Sarah Kay, Spoken Word Poetry, and Me

I used to hate poetry. No, I used to detest poetry. I couldn’t understand it, it didn’t make sense, and I hated having to memorize rules in order to be creative. It wasn’t until I discovered Sarah Kay (and through her, Phil Kaye) that my opinions on poetry began to change. I was fifteen years old and in my Freshman English class when my teacher pulled up Sarah Kay’s TED talk. She opened with her poem B, and instantly I found myself falling in love with the way she used words to portray her thoughts. She mentions in her talk that spoken word poetry is how she combines her love of theatre and poetry, and it wasn’t until I was a little older that I realized how true that is, and how much I now relate to it.

After watching her TED Talk, I continued to look for more of her poems. As the years went on, she quickly became my favorite poet. I read her book in April of 2017, and over half of it was underlined after reading it just once. I recently reread it, and different pieces stood out to me, underlined in a different color to signify the time difference.

Over the years, Sarah Kay has given me words when I had none. When I was heartbroken in 2016 but starting to move forward, her poem with Phil Kaye entitled When Love Arrives, was played constantly. In 2017, I often returned to her poem Postcards, and I have heavily underlined and annotated it in the book. In the past few months, her poem The Type has been on replay in my head, pieces of it written on post-it notes and placed in various notebooks and on walls. You see, over the years there have been few moments where I haven’t been able to find words. I talk a lot, and I write even more. I always have. But still, there have been moments where I have had no idea what to say. Sarah Kay has been there every time, handing me a line or a complete poem that gives me the words I desperately needed.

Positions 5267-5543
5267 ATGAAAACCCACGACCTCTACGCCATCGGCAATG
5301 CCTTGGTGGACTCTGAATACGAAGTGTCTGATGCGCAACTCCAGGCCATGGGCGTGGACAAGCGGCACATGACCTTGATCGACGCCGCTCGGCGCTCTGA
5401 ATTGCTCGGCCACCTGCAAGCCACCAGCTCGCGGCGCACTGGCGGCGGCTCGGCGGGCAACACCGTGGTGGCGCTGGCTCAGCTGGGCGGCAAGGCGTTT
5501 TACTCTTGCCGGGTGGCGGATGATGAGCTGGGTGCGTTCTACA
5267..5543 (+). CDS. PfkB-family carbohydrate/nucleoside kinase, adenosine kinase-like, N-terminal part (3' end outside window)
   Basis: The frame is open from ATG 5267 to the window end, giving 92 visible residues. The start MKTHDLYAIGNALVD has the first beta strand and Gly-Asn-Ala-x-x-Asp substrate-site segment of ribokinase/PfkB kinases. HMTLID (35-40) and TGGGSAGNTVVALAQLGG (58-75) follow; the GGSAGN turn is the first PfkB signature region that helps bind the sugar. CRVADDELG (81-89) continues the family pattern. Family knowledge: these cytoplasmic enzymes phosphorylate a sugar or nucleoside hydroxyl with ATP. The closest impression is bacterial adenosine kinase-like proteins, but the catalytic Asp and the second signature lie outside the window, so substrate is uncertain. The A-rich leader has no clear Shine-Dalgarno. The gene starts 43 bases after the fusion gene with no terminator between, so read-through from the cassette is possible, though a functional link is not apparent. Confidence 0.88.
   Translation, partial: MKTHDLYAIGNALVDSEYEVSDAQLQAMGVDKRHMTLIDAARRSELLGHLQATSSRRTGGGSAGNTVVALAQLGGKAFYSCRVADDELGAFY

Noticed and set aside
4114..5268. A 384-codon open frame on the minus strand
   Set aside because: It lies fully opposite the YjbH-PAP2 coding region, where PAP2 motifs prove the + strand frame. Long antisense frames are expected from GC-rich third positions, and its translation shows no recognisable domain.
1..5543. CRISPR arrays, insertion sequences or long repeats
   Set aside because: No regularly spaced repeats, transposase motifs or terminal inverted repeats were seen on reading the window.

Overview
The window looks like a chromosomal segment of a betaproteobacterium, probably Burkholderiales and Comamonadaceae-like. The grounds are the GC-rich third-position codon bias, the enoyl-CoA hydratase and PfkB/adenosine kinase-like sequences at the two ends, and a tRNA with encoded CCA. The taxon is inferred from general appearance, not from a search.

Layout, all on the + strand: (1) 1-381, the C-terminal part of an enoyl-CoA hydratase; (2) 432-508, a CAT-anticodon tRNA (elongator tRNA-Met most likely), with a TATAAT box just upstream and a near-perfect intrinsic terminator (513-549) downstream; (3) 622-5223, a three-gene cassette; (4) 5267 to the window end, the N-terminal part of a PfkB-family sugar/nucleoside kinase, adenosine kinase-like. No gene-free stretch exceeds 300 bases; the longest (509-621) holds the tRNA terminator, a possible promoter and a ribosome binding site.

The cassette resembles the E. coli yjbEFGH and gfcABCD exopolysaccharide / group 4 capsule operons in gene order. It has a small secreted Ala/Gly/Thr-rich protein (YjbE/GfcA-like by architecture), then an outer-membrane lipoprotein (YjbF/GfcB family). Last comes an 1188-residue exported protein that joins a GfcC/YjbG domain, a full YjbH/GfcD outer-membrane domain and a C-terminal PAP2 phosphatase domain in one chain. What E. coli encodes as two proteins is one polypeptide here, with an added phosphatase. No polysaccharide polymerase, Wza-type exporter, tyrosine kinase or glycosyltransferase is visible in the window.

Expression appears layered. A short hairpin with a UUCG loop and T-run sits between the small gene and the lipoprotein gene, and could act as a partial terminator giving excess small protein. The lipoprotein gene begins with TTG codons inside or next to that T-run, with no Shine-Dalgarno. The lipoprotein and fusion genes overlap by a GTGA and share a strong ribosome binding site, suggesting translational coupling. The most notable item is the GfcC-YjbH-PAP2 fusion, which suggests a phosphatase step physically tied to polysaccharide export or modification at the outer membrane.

Knowing all of this, you can imagine the joy when I discovered I could see both Sarah and Phil in Seattle for a mere $15 over my spring break. I bought the ticket, told my mom about it, and then bought my mom a ticket as well. I texted my uncle to ask if we could stay with him, and got myself a bus ticket to Seattle. On a warm Saturday evening, my mom and I saw my favorite poets live. I managed to hold it together until Sarah performed The Type, and then I silently lost it. Phil Kaye also did many poems that I love dearly, so it’s safe to say I was a little bit of a mess by the time they were done.

After it was over, we were all given the chance to buy books of theirs and then get them signed. My mom and I stood in the long line and I slowly grew more and more worried that I would make a complete fool out of myself. My mom says I did fine, but all I remember is going up to them, handing over the freshly purchased books, and saying, “I’m not really sure what to do now so I’m just going to stand here,” and smiling like a little idiot. They asked me for my name, signed the books, and I said a simple “thank you” over and over again. If I hadn’t been so nervous, this is what I hope I would have said:

Thank you, Sarah Kay and Phil Kaye, for being my words when I had none. Thank you for calming me down when I was anxious and for making me happy when I didn’t think anything could make me smile. Thank you for helping me fall in love with poetry, and for being a gateway to so many other poets I have come to love. Thank you for giving me inspiration for my own poems, and thank you for being the reason I write poetry at all.